This first question is two-fold: 1) When did you first start dancing, and 2) when did you first begin to see yourself as an artist/creator? Did those two things begin simultaneously, or did your identity as an artist develop more over time?

I actually don’t remember when I first started dancing. Both my mom and my aunt were/are dancers and I grew up with it around me all the time. It was just a part of life. If I have a cousin who is 2.5 years older than I am and we grew up dancing together. She obviously started before me, but we were like two peas in a pod. If I had to put an age on it, I think I started officially taking classes around 3 or 4. Baggy pink tights and tiny ballet shoes. Pretty hilarious.

Even though my mother and my aunt both gave my cousin and me opportunities to create and encouraged our home productions, we never called ourselves artists. Even while choreographing at Davidson or in New York, I never called myself a creator or an artist. The term “artist” always felt so heavy and like this thing that was beyond me. It felt like you had to do certain things to claim that title. It wasn’t until graduate school that I began to realize that we are all artists in the truest sense of the word, without any of that extra fluff of what we think an artist should be, should look like, should create.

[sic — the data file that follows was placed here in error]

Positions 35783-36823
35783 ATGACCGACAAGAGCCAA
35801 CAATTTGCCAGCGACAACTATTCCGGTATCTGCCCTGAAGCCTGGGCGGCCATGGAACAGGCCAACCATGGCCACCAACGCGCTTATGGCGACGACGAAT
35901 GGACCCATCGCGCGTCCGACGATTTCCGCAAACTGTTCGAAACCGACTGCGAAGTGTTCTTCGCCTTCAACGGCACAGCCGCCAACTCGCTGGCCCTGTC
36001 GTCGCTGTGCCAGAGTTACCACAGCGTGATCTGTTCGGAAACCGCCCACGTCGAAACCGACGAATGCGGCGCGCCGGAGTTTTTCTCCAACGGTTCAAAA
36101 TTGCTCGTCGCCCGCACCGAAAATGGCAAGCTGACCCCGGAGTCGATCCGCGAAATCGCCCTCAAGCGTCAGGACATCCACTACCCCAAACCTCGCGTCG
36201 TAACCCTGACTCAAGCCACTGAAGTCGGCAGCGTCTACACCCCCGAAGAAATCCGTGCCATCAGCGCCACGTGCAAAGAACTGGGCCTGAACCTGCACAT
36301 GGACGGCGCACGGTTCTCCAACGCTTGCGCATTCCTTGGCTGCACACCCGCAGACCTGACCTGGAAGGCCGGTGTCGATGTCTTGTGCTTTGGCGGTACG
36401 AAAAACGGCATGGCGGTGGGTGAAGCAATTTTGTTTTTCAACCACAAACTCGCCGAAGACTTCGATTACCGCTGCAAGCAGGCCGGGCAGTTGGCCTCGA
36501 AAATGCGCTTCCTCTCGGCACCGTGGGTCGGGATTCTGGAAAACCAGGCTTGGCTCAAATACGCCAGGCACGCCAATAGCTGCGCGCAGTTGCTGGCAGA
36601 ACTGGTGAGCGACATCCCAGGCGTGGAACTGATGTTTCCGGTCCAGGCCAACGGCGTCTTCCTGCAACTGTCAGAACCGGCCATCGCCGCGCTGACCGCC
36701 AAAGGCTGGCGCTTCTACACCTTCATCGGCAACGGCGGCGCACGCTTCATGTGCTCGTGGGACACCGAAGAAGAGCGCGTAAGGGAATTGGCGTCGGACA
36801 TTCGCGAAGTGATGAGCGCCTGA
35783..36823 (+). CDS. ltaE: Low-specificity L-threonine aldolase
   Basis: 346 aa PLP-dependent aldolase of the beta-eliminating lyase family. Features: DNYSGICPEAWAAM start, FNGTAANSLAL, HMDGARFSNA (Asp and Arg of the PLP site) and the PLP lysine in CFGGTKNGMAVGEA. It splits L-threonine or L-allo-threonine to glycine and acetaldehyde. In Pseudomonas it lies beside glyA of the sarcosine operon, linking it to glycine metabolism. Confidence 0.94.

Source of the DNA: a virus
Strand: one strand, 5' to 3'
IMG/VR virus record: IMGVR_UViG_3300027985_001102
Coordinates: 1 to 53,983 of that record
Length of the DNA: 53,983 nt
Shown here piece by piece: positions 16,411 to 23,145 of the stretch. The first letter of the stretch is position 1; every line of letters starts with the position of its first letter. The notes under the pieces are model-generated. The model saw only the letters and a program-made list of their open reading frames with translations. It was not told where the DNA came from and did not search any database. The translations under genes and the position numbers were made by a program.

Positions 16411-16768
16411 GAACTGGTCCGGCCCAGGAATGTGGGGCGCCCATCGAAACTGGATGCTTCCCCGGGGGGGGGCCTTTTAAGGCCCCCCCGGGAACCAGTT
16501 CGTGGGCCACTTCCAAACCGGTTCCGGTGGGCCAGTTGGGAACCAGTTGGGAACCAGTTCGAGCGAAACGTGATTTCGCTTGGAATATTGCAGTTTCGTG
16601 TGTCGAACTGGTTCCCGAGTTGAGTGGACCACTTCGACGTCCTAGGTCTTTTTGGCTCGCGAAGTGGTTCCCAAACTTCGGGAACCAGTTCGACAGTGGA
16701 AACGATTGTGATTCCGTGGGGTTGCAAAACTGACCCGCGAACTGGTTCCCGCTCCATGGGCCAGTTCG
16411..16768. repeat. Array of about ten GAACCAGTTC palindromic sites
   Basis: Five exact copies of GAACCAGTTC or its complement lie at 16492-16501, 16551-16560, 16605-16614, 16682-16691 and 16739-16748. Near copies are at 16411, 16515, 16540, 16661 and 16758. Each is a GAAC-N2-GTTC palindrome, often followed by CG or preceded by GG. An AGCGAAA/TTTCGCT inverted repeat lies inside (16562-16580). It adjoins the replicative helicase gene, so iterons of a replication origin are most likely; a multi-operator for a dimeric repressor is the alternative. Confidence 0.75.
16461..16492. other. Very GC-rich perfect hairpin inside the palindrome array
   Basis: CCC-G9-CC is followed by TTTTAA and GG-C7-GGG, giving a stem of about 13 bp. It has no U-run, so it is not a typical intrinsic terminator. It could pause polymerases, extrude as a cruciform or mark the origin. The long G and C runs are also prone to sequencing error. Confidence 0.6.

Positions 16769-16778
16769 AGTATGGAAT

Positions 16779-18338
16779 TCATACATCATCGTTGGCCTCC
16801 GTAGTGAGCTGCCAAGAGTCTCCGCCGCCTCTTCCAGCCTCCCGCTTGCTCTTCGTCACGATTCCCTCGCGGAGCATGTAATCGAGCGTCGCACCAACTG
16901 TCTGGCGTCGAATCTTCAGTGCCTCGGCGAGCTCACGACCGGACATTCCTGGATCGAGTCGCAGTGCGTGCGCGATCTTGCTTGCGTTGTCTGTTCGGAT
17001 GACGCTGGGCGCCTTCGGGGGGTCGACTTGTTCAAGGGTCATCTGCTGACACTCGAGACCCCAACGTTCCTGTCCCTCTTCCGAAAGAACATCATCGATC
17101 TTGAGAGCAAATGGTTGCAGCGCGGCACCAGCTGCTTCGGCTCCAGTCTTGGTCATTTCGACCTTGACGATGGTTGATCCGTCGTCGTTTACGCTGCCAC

You explain on The Iteration Project website that it grew out of your move from California back east to Tennessee--in your words, "I found more space and freedom to create but less community to create within." Is this a dichotomy that you expected when you moved, or did it become clearer after you had arrived in Knoxville?

The short answer is, yes, I expected it, but it also changed and became clearer in new ways after I had arrived. I certainly expected the community to be small, and it is (definitely in comparison to San Francisco). But it is also far deeper and more vibrant in ways that I never expected. There’s also an amazing dance company, New Dialect, directed by Banning Bouldin in Nashville. I knew they were there and doing incredible things, so I thought if nothing else happens, at least I’ll have that resource a few hours away. Banning and New Dialect have proven themselves to be invaluable, but the Knoxville community has also been such a wonderful surprise and welcomed me with open arms.